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JOY DEVOTION SPOTLIGHT: The talented, insanely smart and gorgeous to boot GAIL CROWTHER
July 11, 2016
So I actually met Gail by stalking her. I am a HUGE Sylvia Plath fan, and Gail is a world-respected Plath scholar. I had read several things she had written about the fabulous poet, and got in touch just to say what a fan I was of both lovely women. Since then, Gail has become a dear friend, confidante and a collaborator. I was THRILLED when she agreed to write a piece for Joy Devotion: The Importance of Ian Curtis and Fan Culture. Gail's newest book, The Haunted Reader and Sylvia Plath is out August 25th, so mark the calendar and scoop it up!
Joy Division captures a particular moment and place for me. I was born and raised in the North of England and it was just a little bit dazzling to be confronted with an explosion of Curtis’s poetic lyrics. I found him to be a charismatic front man and the music hypnotic. So Joy Division reminds me of my early forays into music, looking for meaning and some sort of understanding at a time when I thought those things were still possible.
- Why are they still cultural provocateurs 30 plus years on?
I think like any long-lasting song or poem or piece of art, there is something universal about their music and timeless about their lyrics. It was such a fresh sound and it was a time when working class northerners seemed to be tapping into a poetic streak – Curtis, Morrissey et al. They captured something about living in those streets, having the sort of relationships they did (or did not have), stuff about loneliness and isolation – the big universal themes that still resonate today because I guess they will always resonate. Equally, they had really striking artwork on their covers which is instantly recognisable even 30 years later.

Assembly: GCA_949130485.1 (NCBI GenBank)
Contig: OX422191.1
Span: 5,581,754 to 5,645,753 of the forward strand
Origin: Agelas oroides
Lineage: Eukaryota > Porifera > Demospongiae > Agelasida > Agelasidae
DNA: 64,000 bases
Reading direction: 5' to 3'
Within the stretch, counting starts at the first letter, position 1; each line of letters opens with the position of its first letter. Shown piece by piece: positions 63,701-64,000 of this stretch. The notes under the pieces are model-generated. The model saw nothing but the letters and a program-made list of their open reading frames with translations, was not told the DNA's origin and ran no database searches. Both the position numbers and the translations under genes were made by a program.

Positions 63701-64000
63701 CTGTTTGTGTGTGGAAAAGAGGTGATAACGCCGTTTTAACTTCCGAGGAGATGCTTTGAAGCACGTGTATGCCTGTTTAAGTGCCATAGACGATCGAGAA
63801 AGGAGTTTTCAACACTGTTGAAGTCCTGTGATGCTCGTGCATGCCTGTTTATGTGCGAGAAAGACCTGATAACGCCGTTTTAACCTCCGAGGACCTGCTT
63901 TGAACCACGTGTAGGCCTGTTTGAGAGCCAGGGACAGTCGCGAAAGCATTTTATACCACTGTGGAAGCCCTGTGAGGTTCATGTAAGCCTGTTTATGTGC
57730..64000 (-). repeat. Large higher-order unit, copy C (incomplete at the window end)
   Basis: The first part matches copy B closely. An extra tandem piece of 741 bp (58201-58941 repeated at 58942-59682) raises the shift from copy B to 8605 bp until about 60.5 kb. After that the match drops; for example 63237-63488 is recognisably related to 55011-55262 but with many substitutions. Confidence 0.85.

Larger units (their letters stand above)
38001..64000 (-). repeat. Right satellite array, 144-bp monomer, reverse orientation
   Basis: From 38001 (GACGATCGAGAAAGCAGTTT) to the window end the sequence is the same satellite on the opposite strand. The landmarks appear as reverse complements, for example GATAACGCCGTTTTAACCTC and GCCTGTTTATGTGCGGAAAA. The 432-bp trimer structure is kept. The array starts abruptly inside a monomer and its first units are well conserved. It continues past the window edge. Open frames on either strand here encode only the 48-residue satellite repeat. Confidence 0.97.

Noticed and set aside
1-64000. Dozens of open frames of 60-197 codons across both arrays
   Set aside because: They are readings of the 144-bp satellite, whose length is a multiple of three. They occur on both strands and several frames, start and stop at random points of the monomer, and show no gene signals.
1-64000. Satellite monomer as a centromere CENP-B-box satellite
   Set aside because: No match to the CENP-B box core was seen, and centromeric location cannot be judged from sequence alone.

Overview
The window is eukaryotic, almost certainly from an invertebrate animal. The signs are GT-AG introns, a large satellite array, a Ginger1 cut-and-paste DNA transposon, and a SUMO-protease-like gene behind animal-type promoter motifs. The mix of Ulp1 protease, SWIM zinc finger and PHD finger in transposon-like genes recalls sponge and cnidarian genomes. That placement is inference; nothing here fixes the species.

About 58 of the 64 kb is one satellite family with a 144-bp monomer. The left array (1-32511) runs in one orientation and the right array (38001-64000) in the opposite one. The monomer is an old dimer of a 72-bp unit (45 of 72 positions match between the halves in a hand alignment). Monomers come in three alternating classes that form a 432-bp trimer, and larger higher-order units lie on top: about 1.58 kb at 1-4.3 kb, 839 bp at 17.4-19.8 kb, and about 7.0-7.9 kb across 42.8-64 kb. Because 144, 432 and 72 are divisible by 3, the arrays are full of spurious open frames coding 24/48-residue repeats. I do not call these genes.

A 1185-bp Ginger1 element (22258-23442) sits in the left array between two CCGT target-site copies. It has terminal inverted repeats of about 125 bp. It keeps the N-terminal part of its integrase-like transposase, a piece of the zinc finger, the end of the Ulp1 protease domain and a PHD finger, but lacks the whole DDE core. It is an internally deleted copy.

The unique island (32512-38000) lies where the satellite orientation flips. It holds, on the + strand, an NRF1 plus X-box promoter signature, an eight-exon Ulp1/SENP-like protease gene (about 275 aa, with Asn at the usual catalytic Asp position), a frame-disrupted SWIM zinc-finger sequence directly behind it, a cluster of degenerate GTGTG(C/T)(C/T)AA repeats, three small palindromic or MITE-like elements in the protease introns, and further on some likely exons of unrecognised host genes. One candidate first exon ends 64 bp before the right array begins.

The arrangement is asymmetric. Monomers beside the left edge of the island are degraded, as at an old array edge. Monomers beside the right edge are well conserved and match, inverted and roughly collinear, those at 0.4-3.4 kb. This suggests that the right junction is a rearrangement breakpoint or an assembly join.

- Favorite JD song and why?
Love Will Tear Us Apart. I think this song perfectly sums up the disintegration of love and is surely a soundtrack for anyone who has ever been stuck in a shitty relationship. I think the power of this song goes beyond those lyrics and chords in a way – it captures a real state of mind and it is a song that has spawned some fantastic cover versions (June Tabor and the Oysterband being one of my favourites). But it is also a feeling or an expression that has seeped into peoples’ consciousness. I wasn’t surprised when I was wandering around some old mine ruins on a foggy day in Cornwall to stumble across the graffiti below:
Dr Gail Crowther is a writer, researcher and academic. She specialises in Sylvia Plath studies, feminist life writing, and sociological hauntings. She is co-author of Sylvia Plath in Devon: A Year’s Turning. Her new book The Haunted Reader and Sylvia Plath is an exploration of why Plath has attracted such a devoted readership. A co-authored book about Plath’s archives will be released next year. Gail can be found on twitter @gail_crowther and she has a website at www.gailcrowther.com